Of course, you’ll need to leave the kids alone in certain scenarios, so be sure to prioritize safety by following these guidelines:

  • If you’ll be preparing meals for the kids, opt for dishes you can throw in the microwave or oven or that can be pulled out of the fridge and eaten. This way, you won’t have to leave the kids alone to spend 20 minutes in front of the stove. If your meal prep requires more time in the kitchen, bring the kids along to work on an art project or watch a video on a mobile device at the table while you cook. That way, you won’t have to continuously check on them in another room.
  • If you’re watching more than one child and not everyone wants to play together, prioritize your focus on the youngest members of the family. Set older children up with an activity so you know what they’re up to while you’re in another room, but be sure to pop in and check on them occasionally as their age deems necessary.
  • When putting the kids to bed for nap time or for the evening, do a quick check to make sure that any doors in their room leading outside are securely locked. If there is a home alarm system, you also may want to discuss with parents the option of setting it after children go down for the night — this will alert you if anyone tries to go for a field trip after the lights are out. Be sure to utilize any baby monitors as well.

Make sure everyone is wearing sunscreen. Unfortunately, this is a point kids might fight you on, but it’s a non-negotiable: if you’re going to be playing outside in the pool or even just the yard, everyone — including you! — must wear sunscreen. Even on cloudy days, skin is at risk of being irritated or burned by powerful UVA and UVB rays, which can cause short-term irritants like sunburns and long-term dangers like cancer. Be sure to put it on about 15 minutes before heading out and reapply it every two hours.

Keep the pool area secure when you’re not using it. It’s important to talk to the parents of the children you’re looking after about all of the safety and security measures that will help prevent children and pets from making their way to the water unsupervised. Whatever barriers are used to keep the pool off limits — whether a gate leading to the pool deck or a home door going into the backyard — make sure you keep the space locked when you’re not using it.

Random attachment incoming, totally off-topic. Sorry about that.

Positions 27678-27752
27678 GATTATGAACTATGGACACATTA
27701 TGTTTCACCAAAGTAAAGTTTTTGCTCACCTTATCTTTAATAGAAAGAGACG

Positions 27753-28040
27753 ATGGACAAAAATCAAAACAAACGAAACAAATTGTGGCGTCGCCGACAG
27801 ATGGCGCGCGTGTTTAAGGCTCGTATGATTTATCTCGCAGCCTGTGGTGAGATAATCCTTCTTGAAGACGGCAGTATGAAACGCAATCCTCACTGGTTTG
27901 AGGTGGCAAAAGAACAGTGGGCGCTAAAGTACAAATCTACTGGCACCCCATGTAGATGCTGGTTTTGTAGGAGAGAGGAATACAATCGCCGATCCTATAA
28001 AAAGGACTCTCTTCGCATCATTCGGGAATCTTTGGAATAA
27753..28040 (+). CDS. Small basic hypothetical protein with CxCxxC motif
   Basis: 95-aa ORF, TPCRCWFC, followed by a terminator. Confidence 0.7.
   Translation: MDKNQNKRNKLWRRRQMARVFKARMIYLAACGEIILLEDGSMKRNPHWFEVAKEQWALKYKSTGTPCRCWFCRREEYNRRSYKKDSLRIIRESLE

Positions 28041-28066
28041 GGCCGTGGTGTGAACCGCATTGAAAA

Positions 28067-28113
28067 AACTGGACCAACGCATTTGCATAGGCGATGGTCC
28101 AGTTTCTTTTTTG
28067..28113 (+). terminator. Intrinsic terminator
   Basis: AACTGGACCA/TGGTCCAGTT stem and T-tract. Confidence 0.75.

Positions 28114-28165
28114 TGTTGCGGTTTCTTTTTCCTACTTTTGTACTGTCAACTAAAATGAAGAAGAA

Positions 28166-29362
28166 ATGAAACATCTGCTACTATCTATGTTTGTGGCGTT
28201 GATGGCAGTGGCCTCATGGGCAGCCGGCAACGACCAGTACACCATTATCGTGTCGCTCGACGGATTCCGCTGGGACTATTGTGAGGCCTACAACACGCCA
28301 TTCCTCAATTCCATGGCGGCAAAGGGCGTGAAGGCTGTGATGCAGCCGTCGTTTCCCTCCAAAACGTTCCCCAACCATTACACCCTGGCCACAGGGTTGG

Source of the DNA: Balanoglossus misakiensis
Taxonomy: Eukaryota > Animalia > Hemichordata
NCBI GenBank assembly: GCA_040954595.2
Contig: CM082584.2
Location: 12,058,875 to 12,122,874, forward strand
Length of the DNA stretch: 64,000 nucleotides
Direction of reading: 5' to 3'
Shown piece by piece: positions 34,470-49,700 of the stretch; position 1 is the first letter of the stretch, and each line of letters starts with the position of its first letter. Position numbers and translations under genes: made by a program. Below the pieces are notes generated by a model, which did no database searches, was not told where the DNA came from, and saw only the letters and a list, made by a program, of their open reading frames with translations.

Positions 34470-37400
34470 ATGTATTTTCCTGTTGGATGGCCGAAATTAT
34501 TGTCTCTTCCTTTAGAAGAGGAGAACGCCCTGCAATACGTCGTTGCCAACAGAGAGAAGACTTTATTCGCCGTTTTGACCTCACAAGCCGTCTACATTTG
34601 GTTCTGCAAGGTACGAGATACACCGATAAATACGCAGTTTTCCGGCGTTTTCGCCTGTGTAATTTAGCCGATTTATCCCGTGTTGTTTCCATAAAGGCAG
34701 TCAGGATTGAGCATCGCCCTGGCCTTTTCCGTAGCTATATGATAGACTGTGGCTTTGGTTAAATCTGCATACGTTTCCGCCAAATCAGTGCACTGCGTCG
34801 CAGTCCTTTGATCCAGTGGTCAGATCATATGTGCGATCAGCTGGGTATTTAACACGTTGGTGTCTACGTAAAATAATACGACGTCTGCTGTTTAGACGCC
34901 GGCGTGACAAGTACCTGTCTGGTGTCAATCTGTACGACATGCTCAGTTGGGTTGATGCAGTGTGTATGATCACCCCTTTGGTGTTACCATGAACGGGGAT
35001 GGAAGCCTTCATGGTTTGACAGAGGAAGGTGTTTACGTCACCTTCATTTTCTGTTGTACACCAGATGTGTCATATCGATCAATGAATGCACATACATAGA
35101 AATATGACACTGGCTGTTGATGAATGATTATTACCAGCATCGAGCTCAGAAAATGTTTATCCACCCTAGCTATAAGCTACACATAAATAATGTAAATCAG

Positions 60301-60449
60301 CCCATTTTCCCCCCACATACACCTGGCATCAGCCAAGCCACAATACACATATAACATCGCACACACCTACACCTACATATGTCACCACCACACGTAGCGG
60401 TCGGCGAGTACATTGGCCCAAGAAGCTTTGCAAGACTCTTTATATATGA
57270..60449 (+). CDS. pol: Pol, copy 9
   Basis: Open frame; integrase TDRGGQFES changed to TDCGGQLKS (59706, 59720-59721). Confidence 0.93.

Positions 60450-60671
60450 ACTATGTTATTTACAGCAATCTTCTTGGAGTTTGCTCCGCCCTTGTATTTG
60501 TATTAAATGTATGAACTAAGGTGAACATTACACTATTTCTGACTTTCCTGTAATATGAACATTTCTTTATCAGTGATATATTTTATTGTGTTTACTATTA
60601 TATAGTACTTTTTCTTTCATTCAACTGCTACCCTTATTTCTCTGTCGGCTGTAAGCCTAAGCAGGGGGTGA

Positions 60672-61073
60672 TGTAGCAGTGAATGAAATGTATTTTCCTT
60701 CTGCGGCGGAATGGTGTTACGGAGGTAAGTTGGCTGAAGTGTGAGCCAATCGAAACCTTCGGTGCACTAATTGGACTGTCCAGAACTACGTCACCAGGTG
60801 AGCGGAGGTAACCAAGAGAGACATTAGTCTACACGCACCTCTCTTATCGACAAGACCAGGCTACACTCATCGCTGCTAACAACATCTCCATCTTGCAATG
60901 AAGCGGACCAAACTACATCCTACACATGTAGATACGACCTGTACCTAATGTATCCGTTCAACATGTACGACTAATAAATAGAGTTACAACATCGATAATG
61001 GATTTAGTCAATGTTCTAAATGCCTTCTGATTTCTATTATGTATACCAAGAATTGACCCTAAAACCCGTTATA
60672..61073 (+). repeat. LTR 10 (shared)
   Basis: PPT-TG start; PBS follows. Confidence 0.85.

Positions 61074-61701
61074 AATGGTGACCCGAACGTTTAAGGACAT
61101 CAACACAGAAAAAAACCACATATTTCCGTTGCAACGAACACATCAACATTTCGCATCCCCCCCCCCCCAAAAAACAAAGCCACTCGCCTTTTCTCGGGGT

Also be aware of where the pool’s chemicals are kept. If they’re not secured in the same space as the pool itself, make sure they’re locked up and out of reach of kids when you’re on watch.

Don’t hesitate to call for help. Even if you are an experienced babysitter, have handled countless kid crises during your career, and know CPR, accidents still happen, so never hesitate to call 911 in the event of an emergency. The dispatcher will send help right away and walk you through potentially life-saving steps. Even if a serious situation occurred that you were able to address without paramedics’ help (for example, if you give a child CPR and they recover), you should call 911. You should also call a child’s parents immediately after calling for emergency help.

As much as you want to have fun with the children you babysit, your primary responsibility is to ensure they stay healthy and safe while their parents are away. Homes with swimming pools take a little more awareness in preventing emergency situations, but by following these guidelines, you’ll be able to confidently hang out poolside with your favorite kids all summer long.